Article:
CCA’s Vanessa Keadle interviews German Vargas, Assistant Vice President for Academic Student Engagement and Associate Professor of Mathematics at the College of Coastal Georgia to discuss Corequisite Support at his institution.

What was the impetus for the change to corequisites at your institution?

Under the traditional remediation structure, many students at CCGA had to take two levels of remedial mathematics before starting their gateway mathematics course. Historically, only 14.9% of the students starting in the lowest level of remediation had completed their gateway mathematics course after three semesters. Students starting only one level below the gateway course had a much better success rate, but still only 35.9% of the students had successfully completed their gateway math course after two semesters. This institutional data provided the sense of urgency that was necessary to completely transform the way remediation was accomplished at the institution. In 2011, CCGA started transforming remediation and after implementing different models. –some with more success than others- corequisite remediation was implemented at scale by 2014.

What models are being used and why were those models selected?

In the current remediation structure, students with placement scores that are close, but below the collegiate threshold, can enroll directly the gateway mathematics course while also taking a corequisite course that provides support in the form of just-in-time remediation. Students with a larger gap in preparation start in a Foundations course the first semester and then take the gateway course with corequisite support (year-long pathway).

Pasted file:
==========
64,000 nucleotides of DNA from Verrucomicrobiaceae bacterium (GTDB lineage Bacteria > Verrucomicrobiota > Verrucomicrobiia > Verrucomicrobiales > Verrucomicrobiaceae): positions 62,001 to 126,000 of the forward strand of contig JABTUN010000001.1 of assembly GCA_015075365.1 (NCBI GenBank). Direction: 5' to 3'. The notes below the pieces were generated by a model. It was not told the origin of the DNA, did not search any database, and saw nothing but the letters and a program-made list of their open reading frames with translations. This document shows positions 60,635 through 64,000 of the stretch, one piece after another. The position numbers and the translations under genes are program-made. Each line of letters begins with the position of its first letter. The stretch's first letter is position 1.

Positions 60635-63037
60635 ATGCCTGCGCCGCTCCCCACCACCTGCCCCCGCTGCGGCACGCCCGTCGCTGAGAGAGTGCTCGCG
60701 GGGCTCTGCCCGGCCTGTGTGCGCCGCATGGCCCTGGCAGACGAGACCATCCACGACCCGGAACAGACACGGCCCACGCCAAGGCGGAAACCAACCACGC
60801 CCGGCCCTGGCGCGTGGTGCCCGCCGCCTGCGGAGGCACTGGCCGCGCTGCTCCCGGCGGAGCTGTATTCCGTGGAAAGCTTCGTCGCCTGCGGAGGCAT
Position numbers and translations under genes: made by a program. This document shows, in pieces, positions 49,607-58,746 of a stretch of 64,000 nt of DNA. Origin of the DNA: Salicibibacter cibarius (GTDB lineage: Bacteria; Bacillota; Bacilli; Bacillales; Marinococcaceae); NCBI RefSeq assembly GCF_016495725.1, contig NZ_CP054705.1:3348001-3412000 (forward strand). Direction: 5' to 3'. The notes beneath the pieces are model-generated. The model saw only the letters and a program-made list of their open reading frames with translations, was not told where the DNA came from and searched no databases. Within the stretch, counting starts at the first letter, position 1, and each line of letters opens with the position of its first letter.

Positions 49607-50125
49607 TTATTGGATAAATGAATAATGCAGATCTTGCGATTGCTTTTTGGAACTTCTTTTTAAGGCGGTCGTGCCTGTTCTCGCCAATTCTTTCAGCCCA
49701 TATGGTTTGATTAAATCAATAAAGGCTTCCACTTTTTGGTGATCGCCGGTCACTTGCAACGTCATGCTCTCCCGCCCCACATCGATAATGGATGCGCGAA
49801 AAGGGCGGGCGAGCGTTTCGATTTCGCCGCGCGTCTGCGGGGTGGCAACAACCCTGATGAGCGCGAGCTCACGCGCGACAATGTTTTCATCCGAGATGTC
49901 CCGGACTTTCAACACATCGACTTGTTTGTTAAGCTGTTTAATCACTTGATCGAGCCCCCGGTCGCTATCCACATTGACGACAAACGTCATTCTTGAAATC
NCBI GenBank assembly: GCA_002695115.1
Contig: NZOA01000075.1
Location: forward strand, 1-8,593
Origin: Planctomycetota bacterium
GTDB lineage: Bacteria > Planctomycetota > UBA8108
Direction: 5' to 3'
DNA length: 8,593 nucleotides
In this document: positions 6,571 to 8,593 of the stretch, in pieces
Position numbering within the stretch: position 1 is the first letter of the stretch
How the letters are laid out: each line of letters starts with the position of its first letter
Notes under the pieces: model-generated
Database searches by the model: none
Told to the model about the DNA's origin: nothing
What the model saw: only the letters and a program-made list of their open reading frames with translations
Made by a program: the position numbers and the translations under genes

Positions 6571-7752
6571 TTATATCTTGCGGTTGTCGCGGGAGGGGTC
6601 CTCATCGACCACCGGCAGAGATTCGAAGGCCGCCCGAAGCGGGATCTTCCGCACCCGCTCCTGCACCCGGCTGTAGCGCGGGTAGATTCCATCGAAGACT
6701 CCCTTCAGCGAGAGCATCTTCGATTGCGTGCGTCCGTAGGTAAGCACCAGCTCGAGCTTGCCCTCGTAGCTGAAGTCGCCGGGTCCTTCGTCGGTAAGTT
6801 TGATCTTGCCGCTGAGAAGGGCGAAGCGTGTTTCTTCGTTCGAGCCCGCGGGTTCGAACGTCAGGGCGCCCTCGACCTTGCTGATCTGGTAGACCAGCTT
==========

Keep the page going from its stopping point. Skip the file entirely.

What are your results?

After three years of at-scale implementation, the new structure continues to be a success; based on the students needing remediation from fall 2014 through fall 2016, and with most of the students placed directly into gateway collegiate courses with support, these students are passing the gateway courses Quantitative Reasoning and College Algebra at the rates of 66.8% and 54.6% respectively (compared to the success rates of 66.9% and 62.3% for students that are deemed collegiate ready).


“This institutional data provided the sense of urgency that was necessary to completely transform the way remediation was accomplished at the institution.”

Any lingering challenges?

For those students with a larger gap in preparation, we still have a year-long sequence that starts with the Foundations course, followed by the gateway course with corequisite support. The success rate for this year-long pathway is 28.2%.

Any big lessons learned?

This is a continuous improvement process, where institutions need to be ready to reevaluate practices. CCGA is currently in the process of redesigning the corequisite support courses to be able to provide enough support for those students with larger gap in preparation. By fall 2018 every student needing remediation will be placed in corequisite support, and the institution will move away from the year-long pathway that is still impacted by the compound effect of the attrition of multiple-semester sequences.